Pagans celebrate first day of spring at Stonehenge during vernal equinox (VIDEOS, PHOTOS)

Pagans celebrate first day of spring at Stonehenge during vernal equinox (VIDEOS, PHOTOS)
Spring is officially here, according to the astronomical calendar. The arrival of the vernal equinox in the Northern Hemisphere is when the sun shines directly on the equator, giving us almost equal amounts of day and night.

The spring equinox occurred at 6:29am EDT (10:29 GMT) in the northern hemisphere as the sun crossed directly over the Earth’s equator, officially heralding the season of spring.

The spring equinox takes place on March 20 or 21 every year as part of four seasonal astronomical events that impact the earth – the autumnal equinox which will mark the beginning of autumn on September 22 and the summer and winter solstices.

After the equinox, Earth eventually reaches a point where its tilt is at the greatest angle to the plane of its orbit. This is the ‘solstice point’ where one half of the planet is receiving the most daylight and the other the least.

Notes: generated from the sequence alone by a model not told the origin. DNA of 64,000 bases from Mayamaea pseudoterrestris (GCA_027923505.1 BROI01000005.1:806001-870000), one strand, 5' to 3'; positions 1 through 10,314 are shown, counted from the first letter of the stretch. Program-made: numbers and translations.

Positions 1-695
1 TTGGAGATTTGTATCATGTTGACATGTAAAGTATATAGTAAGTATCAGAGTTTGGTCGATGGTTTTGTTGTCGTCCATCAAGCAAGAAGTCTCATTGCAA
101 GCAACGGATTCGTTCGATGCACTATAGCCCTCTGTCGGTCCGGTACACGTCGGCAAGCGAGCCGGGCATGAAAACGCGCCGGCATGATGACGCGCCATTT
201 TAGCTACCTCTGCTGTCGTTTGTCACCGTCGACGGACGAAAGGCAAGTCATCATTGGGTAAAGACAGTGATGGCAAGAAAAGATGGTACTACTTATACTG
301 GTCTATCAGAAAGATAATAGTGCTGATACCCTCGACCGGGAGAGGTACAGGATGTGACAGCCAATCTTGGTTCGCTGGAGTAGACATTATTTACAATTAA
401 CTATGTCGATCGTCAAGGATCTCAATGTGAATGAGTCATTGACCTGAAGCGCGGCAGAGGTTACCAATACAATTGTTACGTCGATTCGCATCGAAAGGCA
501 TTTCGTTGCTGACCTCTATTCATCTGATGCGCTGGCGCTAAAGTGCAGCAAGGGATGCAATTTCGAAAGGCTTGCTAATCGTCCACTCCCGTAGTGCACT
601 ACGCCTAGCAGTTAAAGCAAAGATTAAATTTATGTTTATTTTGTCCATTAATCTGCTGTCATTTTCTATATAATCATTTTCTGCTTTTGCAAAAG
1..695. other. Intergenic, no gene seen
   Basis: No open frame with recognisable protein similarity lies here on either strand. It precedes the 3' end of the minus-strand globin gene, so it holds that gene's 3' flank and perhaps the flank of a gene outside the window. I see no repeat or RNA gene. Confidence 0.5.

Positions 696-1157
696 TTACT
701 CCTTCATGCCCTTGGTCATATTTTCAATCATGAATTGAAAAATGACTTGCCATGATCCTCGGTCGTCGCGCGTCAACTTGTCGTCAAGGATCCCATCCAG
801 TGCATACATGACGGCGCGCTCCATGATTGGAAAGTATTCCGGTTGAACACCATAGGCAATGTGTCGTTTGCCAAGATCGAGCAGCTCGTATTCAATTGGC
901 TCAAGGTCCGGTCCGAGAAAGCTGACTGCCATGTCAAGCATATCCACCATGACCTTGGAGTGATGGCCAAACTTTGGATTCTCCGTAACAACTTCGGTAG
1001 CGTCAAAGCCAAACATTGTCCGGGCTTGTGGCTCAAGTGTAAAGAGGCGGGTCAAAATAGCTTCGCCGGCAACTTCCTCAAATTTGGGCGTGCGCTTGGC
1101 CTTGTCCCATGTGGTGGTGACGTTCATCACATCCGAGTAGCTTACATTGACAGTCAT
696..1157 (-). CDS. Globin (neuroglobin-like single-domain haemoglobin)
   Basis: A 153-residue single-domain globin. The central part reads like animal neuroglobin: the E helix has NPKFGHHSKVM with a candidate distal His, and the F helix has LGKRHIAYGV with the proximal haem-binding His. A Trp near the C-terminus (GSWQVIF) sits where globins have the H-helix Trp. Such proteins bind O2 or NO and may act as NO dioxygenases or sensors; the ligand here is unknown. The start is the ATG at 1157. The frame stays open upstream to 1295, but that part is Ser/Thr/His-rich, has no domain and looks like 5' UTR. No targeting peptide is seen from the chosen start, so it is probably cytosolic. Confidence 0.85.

It happens twice a year, giving us our longest and shortest days and marking the transition to summer and winter.

The vernal equinox is celebrated by pagans and wiccans as a time of rebirth and renewal. ‘Ostara’ is one of eight holidays, known as ‘sabbats’, on the modern pagan calendar.

The Anglo-Saxon and Germanic goddess of fertility, Ēostre, aka Ostara is honored at this time, with similar gifts to the Christian celebration of Easter – eggs, rabbits and sweets, according to Beliefnet.

Many observers of Ostara celebrate the festival at England’s famous prehistoric monument, Stonehenge, in a manner similar to solstice celebrations. People gathered at the site before sunrise Monday to mark the occasion.